As the calendar turns to October, in our football world, we've had better falls.
After a promising off season of signings, draft picks and country club training, five games in, the Saints have the look of a team teetering on decline. The Payton/Brees mystique is all but gone. A once feared road team, today they are greeted with open arms by their host cities. Now, something more disconcerting than the road woes and perhaps the signal of decline, the most dominant home team since 2011 is struggling to win against even the NFL's weaker opponents. At home!
A respected coach lauded as cutting edge in talent evaluation, motivation, play design and a master play caller, Sean Payton has seemed to have lost his magic touch. Sure, statistically, they the Saints remain near the top of the NFL in most offensive categories but in reality, this is hardly the pinball machine offense we've grown accustomed to. Every yard seems to be a struggle. Every score a minor victory.
It doesn't help that his defense has once again abandoned him. Actually, it's always been a drag on his team in one form or another. It's not like he hasn't tried to improve it. High draft picks, free agent signings and multiple defensive defensive coordinators all produced pretty much the same results. Though the statistics have been all over the board since Payton arrived, the one constant(except 2009) and the most important factor has been the lack of creating turnovers. Forcing even the most prolific offenses to continuously drive the length of the field to score causes more and more stress increasing the risk of turnovers and injury.
But the biggest sign that this is the beginning of the end to the Payton/Brees era is Drew Brees. Brees will always be the greatest player to ever wear the black and gold. He is permanent royalty. It's been the most fun I've ever had watching the Saints. Ever. But like that teeny tiny little snowball that slowly begins its slide down the mountain, Brees has begun his descent.
It starts with poor road showings against elite teams then average teams then hapless teams. Those road woes start to purge into home games. The deep ball first discreetly falls short then eventually floats and flutters. The interceptions first credited to great plays by opposing defenders become the unforgivable type thrown in the waning seconds of the first half of Sunday's game. Usually thrown by an unseasoned rookie or an aging QB feeling pressure and fearing injury. Even worse to come right back and commit the same sin the very next possession is stunning.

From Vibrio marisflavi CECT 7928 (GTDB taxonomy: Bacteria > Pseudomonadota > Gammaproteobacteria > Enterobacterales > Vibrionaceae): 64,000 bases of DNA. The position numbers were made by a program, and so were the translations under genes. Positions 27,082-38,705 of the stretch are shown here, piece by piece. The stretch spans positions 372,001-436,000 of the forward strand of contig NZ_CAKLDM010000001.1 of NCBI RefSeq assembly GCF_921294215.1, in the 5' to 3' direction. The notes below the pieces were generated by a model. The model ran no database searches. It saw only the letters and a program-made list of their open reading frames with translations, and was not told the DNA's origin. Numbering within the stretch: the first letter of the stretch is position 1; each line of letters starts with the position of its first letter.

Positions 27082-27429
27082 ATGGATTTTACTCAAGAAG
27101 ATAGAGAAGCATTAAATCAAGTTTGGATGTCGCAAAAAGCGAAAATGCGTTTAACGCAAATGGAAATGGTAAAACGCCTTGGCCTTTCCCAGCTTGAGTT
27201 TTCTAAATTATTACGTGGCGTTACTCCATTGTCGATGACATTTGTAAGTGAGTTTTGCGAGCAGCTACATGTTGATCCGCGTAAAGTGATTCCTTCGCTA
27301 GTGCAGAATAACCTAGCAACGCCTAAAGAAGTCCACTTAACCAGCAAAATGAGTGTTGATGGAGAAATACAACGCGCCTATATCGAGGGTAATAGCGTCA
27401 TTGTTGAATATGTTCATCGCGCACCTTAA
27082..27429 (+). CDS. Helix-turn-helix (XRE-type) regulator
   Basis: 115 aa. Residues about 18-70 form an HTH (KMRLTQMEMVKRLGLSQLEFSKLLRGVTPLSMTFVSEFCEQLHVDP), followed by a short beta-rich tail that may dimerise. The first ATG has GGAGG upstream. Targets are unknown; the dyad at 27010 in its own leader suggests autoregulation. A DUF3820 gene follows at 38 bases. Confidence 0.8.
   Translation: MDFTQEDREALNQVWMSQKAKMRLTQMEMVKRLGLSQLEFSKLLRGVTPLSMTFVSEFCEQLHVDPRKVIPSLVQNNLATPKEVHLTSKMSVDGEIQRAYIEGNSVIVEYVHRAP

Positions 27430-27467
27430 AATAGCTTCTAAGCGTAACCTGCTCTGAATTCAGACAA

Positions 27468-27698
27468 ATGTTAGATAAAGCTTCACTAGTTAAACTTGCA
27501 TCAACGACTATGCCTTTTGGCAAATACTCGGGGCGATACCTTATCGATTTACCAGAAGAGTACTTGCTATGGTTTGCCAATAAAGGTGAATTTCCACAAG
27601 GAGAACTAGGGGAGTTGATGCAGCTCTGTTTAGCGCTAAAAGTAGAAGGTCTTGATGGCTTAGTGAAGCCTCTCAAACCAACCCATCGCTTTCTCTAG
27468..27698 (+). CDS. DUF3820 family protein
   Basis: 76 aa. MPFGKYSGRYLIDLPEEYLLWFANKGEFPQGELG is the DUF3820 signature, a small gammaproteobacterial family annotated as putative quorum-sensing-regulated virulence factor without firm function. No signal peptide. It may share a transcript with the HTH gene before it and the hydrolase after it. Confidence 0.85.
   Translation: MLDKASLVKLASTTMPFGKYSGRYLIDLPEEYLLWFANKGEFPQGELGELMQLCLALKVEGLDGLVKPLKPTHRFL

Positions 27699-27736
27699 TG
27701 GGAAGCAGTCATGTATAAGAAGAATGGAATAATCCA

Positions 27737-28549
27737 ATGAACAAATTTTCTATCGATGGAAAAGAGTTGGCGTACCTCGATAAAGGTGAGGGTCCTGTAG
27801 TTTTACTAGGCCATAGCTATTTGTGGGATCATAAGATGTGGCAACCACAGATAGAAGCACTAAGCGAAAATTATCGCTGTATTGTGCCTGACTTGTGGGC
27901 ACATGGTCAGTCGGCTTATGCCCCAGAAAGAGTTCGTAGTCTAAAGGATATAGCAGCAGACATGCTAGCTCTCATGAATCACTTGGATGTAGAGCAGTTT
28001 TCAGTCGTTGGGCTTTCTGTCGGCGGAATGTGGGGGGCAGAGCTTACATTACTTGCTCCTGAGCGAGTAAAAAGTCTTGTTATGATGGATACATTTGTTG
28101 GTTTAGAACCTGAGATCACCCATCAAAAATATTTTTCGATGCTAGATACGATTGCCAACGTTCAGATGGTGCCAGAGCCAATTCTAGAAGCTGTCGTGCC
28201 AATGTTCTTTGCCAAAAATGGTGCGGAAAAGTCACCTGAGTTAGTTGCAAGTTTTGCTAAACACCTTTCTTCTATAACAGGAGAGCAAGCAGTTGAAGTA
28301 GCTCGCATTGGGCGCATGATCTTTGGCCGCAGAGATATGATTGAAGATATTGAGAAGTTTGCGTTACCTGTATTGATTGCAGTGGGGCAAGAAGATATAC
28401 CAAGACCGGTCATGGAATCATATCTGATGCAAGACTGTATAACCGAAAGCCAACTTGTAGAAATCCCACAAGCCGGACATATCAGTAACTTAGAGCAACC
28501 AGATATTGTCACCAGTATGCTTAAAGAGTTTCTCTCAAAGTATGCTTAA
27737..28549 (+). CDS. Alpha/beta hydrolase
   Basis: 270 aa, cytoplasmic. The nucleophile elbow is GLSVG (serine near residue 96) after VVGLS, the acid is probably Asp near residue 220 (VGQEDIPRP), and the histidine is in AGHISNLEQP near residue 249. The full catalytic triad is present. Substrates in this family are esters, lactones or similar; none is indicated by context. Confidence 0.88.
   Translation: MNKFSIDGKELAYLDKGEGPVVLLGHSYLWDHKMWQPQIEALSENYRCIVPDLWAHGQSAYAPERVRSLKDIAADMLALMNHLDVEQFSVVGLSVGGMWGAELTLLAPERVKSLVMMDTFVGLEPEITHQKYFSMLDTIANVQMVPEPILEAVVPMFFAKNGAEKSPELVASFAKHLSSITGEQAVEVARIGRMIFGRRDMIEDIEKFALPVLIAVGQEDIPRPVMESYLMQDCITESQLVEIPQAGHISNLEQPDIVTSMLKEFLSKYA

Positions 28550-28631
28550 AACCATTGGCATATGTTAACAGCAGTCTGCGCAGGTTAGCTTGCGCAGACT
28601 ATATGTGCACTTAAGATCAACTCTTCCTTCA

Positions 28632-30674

What's happening to Brees is not unusual. In fact, it's expected. A 36 year old with a family and multiple business and civic interest is nearly impossible to commit the type of focus of a 26-30 year old just hitting his prime. Even if it's a minute, almost undetectable loss of focus. Once it goes, its tough to get it back. Couple the lost focus with the natural deterioration of an athletes ability and you get those poor road performances then eventually those poor home performances.
I understand he just shot a Pepsi commercial this week on his day off. That's where his focus is. I once did a commercial shoot for a one minute spot for a Magazine Street merchant. It took about four hours. A national commercial with a huge budget is taking all day. A man with less distractions and more focus(and who doesn't need the money) would be in the film room on his day off trying to figure out a way to compensate for his new physical limitations. One would think.
At LSU the decline is more obvious. As people point to the defections of juniors and loss of seniors the last two seasons as the main culprit, I take a different angle. Sure, there has been an inordinate amount of attrition but at the same time the SEC West has gotten stronger. Les Miles can no longer count on easy victories against weak sister SEC opponents such as Ole Miss and Miss St. Auburn, up and down during the Miles era has ended Miles three game winning streak against them as they have become a perennial power.
People who state Miles overall record as an indication of his superior coaching ability fail to mention this. Where was Ole Miss, Auburn, Florida and Kentucky in 2011? Miles greatest season. A combined 11-29 in SEC play. Also with an incredible amount of NFL talent on that defense, the offense could be hyper-conservative with below average QB play and still succeed. Not anymore.
Not only the defections but Miles' indecisiveness to pick a starting QB and his unwillingness to use that QB to best suit his athletic ability have lead to agonizing predictable play calling. His overprotectiveness of either starting QB is destroying both of their confidence and crippling the talents of highly recruited and potentially explosive players at WR and RB. Now that the league is much stronger, the offensive deficiencies are heightened.
On defense, his affection for players on defense who are clearly overmatched by SEC talent has been disastrous. The lack of developing highly touted defensive linemen results in undersized and slow-footed D-tackles being manhandled. LSU has given up 645 yards rushing in two SEC games. When a team is leaking yards at that rate, nothing else needs to be stated.
Can these teams turn their seasons around?
Sure. But it will be tough.
The Saints seem to have less daunting road as seven of the remaining twelve games on the schedule are in the dome. However their opponents are much tougher. At Detroit, Chicago, Carolina. Home against Green Bay, San Francisco and Carolina.
Guess who has the nations #1 toughest remaining college football schedule?